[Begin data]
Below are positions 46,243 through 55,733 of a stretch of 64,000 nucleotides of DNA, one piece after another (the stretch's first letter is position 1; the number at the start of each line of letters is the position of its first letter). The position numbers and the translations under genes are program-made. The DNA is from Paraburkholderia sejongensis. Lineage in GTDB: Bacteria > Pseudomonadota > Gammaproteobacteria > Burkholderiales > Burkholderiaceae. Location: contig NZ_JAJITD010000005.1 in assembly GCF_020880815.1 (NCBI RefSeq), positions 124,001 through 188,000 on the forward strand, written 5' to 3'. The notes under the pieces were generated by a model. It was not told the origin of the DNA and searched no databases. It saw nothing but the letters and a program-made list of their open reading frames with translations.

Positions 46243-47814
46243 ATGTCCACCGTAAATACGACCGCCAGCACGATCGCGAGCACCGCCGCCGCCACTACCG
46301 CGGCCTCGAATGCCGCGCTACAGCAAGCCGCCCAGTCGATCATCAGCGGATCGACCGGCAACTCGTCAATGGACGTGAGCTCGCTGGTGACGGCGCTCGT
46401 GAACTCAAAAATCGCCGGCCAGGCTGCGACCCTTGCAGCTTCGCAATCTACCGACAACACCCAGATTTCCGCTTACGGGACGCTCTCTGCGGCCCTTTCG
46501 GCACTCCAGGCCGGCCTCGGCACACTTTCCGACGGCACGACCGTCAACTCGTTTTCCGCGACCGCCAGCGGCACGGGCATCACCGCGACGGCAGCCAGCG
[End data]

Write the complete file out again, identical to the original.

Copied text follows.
Below are positions 46,243 through 55,733 of a stretch of 64,000 nucleotides of DNA, one piece after another (the stretch's first letter is position 1; the number at the start of each line of letters is the position of its first letter). The position numbers and the translations under genes are program-made. The DNA is from Paraburkholderia sejongensis. Lineage in GTDB: Bacteria > Pseudomonadota > Gammaproteobacteria > Burkholderiales > Burkholderiaceae. Location: contig NZ_JAJITD010000005.1 in assembly GCF_020880815.1 (NCBI RefSeq), positions 124,001 through 188,000 on the forward strand, written 5' to 3'. The notes under the pieces were generated by a model. It was not told the origin of the DNA and searched no databases. It saw nothing but the letters and a program-made list of their open reading frames with translations.

Positions 46243-47814
46243 ATGTCCACCGTAAATACGACCGCCAGCACGATCGCGAGCACCGCCGCCGCCACTACCG
46301 CGGCCTCGAATGCCGCGCTACAGCAAGCCGCCCAGTCGATCATCAGCGGATCGACCGGCAACTCGTCAATGGACGTGAGCTCGCTGGTGACGGCGCTCGT
46401 GAACTCAAAAATCGCCGGCCAGGCTGCGACCCTTGCAGCTTCGCAATCTACCGACAACACCCAGATTTCCGCTTACGGGACGCTCTCTGCGGCCCTTTCG
46501 GCACTCCAGGCCGGCCTCGGCACACTTTCCGACGGCACGACCGTCAACTCGTTTTCCGCGACCGCCAGCGGCACGGGCATCACCGCGACGGCAGCCAGCG